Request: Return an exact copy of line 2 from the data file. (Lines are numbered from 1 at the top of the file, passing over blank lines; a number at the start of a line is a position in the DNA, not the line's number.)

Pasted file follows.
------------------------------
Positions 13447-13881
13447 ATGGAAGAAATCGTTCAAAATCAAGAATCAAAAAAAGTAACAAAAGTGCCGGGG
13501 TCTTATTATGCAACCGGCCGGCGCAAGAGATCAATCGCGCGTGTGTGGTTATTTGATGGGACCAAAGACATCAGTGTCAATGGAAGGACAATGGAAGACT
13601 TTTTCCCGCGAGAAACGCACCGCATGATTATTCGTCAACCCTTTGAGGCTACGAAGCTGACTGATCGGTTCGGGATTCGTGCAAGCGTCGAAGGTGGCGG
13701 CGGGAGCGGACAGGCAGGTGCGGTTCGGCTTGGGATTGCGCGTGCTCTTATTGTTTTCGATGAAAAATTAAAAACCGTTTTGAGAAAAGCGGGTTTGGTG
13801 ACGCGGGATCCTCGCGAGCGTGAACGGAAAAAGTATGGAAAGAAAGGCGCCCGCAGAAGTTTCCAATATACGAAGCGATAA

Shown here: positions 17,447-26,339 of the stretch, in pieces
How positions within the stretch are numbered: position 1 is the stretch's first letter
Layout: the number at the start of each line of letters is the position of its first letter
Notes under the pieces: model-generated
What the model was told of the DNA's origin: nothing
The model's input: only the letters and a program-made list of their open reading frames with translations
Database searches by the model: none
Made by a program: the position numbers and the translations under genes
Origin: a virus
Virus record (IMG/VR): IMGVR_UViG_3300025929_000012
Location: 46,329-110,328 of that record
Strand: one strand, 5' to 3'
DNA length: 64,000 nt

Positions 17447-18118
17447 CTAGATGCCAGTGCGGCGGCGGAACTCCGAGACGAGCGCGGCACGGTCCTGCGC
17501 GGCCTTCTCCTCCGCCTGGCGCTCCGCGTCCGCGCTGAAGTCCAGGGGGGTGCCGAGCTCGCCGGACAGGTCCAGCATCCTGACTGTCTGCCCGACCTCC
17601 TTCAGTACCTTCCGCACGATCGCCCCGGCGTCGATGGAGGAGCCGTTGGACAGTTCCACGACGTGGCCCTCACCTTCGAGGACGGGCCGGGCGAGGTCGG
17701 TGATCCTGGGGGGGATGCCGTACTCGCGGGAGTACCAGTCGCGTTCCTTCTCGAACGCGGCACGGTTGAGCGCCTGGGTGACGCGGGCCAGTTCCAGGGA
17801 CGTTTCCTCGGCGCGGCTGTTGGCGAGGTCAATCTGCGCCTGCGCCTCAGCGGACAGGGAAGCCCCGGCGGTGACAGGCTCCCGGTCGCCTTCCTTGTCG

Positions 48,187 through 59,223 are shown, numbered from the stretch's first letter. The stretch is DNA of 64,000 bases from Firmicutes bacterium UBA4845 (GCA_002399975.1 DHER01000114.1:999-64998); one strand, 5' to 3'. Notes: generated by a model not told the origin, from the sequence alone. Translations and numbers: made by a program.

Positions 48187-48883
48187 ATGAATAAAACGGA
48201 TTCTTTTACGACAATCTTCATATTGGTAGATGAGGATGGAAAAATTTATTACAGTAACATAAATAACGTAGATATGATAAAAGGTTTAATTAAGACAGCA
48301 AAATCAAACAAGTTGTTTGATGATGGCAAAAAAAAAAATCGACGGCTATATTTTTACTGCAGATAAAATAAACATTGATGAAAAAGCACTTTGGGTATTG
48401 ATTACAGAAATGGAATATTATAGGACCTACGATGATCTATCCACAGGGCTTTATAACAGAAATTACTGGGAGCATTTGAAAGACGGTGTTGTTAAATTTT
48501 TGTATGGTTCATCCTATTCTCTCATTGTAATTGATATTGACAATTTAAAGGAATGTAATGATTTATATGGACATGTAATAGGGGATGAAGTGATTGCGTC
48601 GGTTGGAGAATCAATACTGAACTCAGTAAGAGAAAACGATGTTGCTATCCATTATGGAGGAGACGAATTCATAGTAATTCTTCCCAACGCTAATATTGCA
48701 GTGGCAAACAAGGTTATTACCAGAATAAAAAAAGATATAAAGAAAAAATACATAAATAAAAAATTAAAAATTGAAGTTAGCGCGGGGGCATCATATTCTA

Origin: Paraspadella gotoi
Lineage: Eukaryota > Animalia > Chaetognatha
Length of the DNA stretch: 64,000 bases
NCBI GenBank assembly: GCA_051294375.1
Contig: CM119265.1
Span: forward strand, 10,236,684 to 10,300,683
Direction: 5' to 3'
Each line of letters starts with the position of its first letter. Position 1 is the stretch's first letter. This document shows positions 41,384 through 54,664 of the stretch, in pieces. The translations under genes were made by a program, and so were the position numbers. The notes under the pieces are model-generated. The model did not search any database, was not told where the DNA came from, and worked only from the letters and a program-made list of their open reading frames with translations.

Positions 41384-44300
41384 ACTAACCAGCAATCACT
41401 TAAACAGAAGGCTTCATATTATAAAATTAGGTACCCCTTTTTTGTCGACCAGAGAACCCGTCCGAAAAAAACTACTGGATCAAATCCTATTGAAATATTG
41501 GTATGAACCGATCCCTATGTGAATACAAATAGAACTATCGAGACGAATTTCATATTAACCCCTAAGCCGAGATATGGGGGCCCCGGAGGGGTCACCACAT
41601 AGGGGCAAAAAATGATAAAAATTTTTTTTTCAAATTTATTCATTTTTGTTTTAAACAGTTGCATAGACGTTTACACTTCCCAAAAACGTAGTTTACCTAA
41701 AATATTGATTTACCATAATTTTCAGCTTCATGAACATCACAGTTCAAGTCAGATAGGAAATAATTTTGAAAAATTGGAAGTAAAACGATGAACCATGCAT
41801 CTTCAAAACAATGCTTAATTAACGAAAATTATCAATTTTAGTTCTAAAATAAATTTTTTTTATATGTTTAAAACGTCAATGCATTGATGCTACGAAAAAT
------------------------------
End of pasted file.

13447 ATGGAAGAAATCGTTCAAAATCAAGAATCAAAAAAAGTAACAAAAGTGCCGGGG